"This doesn't look good," I said.
"Let's just try," said Tom.
So we stood in line, and at one point I thought I heard the hospitaliera, one of the Cantones who was also the chef, call out the door that now it was reservations only. But I wasn't completely sure.
"Let's just wait," said Tom.
Two ahead of us was a group of older Americans, day trippers with a reservation for six. Day trippers are my name for pilgrims who don't carry backpacks, but have their packs or luggage shipped from albergue to albergue (or hostel or hotel) at which they have, of course, reserved a room. Back when we walked the Camino two years ago you saw the occasional day tripper, usually a pilgrim who was injured or feeling sick or just needed to take it easy for a bit. But now the day trippers have greatly proliferated along the Camino, and some days appear to be as numerous along the way as the backpacking pilgrims.
Anyway, after this group with their reservation for six I figured our chance of getting beds was dead on arrival.
"Let's wait anyway," said Tom.
Directly ahead of us was an older Spanish couple without a reservation. I'm not sure exactly what their conversation with the hospitaliera entailed, but the exchange sounded quite heated, with the hospitaliera on the defensive.
Then into the reception area whisked one of the American party of six, a woman who looked about my age, totally indignant over the fact that half of their beds were top bunks when they wanted all bottom bunks, or something like that.
Between dealing with the ticked-off Spaniards and the ticked-off American, the harried hospitaliera looked up from the fray for a moment and our eyes met. I smiled sympathetically at her.
The Spanish couple huffed out of the albergue and it was our turn.
"This is hopeless," I muttered to Tom as we approached the reception desk.
"Let's see," he muttered back.
In sheepish Spanish I told the hospitaliera that we had no reservations, but.....
She told me she was sorry but there were no more beds unless we had a reservation, and didn't I hear her tell the people in line that it was reservations only?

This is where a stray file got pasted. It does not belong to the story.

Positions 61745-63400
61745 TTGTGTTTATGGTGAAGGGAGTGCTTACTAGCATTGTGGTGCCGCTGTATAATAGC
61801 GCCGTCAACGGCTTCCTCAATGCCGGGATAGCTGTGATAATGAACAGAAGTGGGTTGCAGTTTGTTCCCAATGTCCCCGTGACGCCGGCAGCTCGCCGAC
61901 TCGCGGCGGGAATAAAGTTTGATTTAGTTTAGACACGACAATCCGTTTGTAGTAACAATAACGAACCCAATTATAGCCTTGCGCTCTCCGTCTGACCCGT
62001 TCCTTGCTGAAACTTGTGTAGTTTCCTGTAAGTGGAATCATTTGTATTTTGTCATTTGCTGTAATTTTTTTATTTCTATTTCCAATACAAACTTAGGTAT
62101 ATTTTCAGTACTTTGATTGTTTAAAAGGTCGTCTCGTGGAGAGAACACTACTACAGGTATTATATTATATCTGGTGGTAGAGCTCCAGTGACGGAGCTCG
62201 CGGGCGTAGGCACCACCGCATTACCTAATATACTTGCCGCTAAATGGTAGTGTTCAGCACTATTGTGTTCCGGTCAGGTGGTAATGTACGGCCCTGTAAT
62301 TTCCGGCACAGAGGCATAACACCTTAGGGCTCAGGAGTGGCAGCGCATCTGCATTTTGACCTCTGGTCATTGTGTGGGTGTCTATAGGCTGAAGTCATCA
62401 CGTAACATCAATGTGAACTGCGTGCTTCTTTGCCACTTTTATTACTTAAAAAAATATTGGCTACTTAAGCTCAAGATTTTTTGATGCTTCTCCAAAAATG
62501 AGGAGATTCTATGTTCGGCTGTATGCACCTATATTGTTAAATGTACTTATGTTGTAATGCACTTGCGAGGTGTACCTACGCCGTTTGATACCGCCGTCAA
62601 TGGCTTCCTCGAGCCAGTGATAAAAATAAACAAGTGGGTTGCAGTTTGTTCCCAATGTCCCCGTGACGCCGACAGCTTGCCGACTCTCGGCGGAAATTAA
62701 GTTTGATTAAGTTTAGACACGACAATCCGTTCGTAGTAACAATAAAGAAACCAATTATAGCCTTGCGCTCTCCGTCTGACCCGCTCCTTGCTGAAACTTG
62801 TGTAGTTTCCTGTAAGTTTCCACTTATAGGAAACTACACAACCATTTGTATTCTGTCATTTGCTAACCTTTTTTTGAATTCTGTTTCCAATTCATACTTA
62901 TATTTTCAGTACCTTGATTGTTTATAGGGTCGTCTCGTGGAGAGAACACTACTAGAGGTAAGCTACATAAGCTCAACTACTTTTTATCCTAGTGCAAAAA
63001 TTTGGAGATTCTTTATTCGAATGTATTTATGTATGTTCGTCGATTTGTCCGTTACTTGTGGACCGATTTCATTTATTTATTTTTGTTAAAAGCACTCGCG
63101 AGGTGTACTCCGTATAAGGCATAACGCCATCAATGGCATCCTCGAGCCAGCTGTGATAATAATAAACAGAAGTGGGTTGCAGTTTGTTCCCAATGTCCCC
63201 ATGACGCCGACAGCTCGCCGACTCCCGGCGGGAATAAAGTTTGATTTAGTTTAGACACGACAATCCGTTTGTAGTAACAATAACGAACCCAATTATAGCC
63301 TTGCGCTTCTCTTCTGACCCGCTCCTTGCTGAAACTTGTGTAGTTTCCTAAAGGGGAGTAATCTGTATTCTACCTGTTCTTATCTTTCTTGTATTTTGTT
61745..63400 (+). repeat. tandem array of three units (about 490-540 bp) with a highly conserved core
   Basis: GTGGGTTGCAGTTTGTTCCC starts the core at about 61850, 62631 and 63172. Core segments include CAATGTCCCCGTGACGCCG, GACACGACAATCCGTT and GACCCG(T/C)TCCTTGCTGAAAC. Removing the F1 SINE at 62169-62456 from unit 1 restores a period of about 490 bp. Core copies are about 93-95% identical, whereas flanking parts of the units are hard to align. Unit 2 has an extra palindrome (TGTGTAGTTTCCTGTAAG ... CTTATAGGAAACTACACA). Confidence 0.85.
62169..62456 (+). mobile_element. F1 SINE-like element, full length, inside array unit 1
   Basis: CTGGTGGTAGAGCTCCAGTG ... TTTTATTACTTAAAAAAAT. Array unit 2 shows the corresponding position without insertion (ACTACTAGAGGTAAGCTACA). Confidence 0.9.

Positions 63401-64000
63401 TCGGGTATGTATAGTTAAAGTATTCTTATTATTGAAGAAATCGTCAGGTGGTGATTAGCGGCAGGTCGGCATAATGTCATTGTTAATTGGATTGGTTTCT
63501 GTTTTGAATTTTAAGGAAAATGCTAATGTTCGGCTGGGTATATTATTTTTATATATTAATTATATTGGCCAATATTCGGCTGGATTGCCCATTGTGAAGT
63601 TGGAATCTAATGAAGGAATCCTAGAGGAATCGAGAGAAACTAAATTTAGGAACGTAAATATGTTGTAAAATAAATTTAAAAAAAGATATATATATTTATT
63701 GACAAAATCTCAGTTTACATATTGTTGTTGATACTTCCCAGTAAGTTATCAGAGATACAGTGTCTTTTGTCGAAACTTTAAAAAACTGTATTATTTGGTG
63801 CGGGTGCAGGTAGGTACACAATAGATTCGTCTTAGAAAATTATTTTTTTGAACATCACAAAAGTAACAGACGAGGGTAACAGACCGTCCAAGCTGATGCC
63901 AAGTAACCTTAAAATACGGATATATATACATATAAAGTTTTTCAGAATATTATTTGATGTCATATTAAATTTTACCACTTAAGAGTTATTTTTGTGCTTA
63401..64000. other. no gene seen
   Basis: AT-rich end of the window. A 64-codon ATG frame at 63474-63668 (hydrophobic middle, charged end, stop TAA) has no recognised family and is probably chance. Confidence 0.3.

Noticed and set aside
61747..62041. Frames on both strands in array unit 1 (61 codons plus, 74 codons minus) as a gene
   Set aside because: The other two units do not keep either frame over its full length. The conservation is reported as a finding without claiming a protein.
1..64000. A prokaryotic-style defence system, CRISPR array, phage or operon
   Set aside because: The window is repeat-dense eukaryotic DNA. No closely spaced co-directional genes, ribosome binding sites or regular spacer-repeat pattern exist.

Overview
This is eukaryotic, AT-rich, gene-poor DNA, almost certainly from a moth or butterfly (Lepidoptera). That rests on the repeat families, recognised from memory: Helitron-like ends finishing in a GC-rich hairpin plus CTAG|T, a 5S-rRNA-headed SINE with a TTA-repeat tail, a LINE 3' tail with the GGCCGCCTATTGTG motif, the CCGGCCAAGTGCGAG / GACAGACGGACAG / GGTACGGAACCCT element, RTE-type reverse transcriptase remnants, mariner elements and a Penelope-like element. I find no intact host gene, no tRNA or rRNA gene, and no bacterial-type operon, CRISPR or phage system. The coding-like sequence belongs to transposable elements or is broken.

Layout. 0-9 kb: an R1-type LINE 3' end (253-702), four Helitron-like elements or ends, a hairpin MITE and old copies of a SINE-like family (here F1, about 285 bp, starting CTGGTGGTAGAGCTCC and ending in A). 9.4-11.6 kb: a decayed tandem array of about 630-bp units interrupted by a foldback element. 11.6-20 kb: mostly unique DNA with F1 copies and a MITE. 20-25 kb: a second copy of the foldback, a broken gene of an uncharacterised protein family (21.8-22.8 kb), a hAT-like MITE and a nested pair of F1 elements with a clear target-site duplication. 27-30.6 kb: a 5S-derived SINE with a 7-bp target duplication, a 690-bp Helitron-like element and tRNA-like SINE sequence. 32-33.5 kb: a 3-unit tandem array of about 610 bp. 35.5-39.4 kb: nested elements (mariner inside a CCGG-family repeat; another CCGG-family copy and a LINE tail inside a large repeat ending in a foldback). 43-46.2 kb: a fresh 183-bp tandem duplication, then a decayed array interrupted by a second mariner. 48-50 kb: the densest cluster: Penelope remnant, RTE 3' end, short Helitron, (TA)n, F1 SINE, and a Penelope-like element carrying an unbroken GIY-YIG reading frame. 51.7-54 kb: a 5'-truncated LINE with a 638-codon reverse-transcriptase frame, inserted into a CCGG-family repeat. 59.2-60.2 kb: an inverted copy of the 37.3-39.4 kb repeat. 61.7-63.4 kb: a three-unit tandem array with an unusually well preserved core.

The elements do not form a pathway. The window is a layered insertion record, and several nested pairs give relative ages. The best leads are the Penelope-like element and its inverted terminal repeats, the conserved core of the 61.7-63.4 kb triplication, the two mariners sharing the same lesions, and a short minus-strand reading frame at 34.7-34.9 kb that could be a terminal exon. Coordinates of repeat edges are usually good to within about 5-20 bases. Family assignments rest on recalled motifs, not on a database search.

She seemed upset that we'd stood in line so long for nothing, but we smiled and told her that it was all right, that she shouldn't worry about it, and we thanked her anyway and wished her a nice day.
We turned to leave and she said, "Wait, wait! Maybe I can help you! What time is it?"
It was 2:20 pm. She explained to us that they only guaranteed reservations until 2 pm. She looked through her book and called to the line, "Paolo! Sergio! Estan aqui? (are you here?)"
The call for Paolo and Sergio went down the line until it was determined that neither Paolo nor Sergio were present.
The hospitaiera hesitated a moment, sighed, the said in English, "What the the hell, I give you the beds!"
Now, I know we've been having a great run of Camino Karma, but this was downright spooky.
But in a good way, and it got even better when we saw our accommodatons in a beautiful first floor dorm room right off the bathroom:
....and we had the bottom bunks!
Later when we thanked the hospitaliera for giving us beds she said, "how could I resist you, standing there so nice?"
I kind of think we had the "two cute old folks" thing going on.
Los Quatros Cantones albergue:
....and there's a pool.
The beautiful town of Belorado
A romantic comedy of errors.
Lots and lots of errors.
"Equal And Opposite Reactions"
by Patti Liszkay
Buy it on Kindle:
or in print:
The Book Loft
of German Village,
Or check it out at the Columbus Metropolitan Library